Digital Transformation » Systems & Software » Extraordinary items – Hector’s computer skills make for quite a taxing read.

Extraordinary items - Hector's computer skills make for quite a taxing read.

It’s always a dangerous game when journalists start criticising the so-called typographical mistakes made by others, but we can’t let the Inland Revenue off the hook so easily.

Last year, Hector’s people issued a brief Tax Bulletin, all about the PAYE anti-avoidance provisions of the new Finance Act. But a page of amendments dispatched shortly after lists no fewer than 24 errors in the 12-page document.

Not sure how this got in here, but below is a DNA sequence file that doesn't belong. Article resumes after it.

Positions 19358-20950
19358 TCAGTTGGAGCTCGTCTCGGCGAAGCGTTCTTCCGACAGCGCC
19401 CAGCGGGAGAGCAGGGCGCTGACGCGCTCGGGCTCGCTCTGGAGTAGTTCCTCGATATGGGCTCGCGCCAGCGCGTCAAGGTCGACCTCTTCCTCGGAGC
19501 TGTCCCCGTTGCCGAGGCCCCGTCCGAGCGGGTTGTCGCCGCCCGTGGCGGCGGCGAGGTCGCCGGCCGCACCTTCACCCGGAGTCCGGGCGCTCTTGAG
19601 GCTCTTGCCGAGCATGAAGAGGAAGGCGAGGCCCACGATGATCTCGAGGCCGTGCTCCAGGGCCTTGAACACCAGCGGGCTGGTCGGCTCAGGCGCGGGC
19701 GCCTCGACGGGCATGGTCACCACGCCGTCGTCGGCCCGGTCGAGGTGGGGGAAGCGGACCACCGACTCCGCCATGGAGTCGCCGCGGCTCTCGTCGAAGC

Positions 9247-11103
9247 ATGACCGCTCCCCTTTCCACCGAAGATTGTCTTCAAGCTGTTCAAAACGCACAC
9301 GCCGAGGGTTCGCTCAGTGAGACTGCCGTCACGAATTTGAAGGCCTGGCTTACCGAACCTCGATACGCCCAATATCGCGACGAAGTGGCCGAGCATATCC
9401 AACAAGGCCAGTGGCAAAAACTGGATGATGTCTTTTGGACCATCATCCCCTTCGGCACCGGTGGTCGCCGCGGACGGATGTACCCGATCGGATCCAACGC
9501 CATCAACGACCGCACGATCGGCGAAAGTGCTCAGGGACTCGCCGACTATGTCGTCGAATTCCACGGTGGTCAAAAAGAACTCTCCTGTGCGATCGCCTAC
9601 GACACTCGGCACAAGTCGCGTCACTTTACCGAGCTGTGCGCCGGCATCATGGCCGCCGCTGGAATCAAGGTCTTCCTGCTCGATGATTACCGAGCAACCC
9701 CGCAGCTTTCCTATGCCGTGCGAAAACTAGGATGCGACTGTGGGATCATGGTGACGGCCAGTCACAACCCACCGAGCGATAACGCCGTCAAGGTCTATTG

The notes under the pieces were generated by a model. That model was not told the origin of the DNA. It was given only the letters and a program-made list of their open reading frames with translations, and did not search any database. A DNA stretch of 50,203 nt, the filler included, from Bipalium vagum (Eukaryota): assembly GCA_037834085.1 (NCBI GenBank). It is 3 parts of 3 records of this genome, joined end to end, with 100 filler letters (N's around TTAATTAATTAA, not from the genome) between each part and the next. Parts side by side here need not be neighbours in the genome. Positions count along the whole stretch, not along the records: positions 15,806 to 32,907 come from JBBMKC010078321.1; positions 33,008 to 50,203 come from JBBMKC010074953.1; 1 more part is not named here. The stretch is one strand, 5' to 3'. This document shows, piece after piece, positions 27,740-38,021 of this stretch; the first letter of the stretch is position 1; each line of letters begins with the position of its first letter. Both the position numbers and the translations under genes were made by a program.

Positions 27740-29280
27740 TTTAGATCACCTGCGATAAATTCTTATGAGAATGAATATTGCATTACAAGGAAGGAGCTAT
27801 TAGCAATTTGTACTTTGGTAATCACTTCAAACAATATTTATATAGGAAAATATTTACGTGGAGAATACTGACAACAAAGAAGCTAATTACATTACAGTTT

Some, admittedly, are minor. Dates, however, are important in the tax world – just try filling in your self-assessment form on 1 February. Yet the errors include quite a few cases of “xx August” to be replaced with “31 July”, or “20 October” in place of “27 October”. The Revenue blamed “a computer error” (aka, human error with a computer) as a result of which the final version of the document was not saved before being sent to the printers. The good ol’ Revenue reprinted the whole thing.

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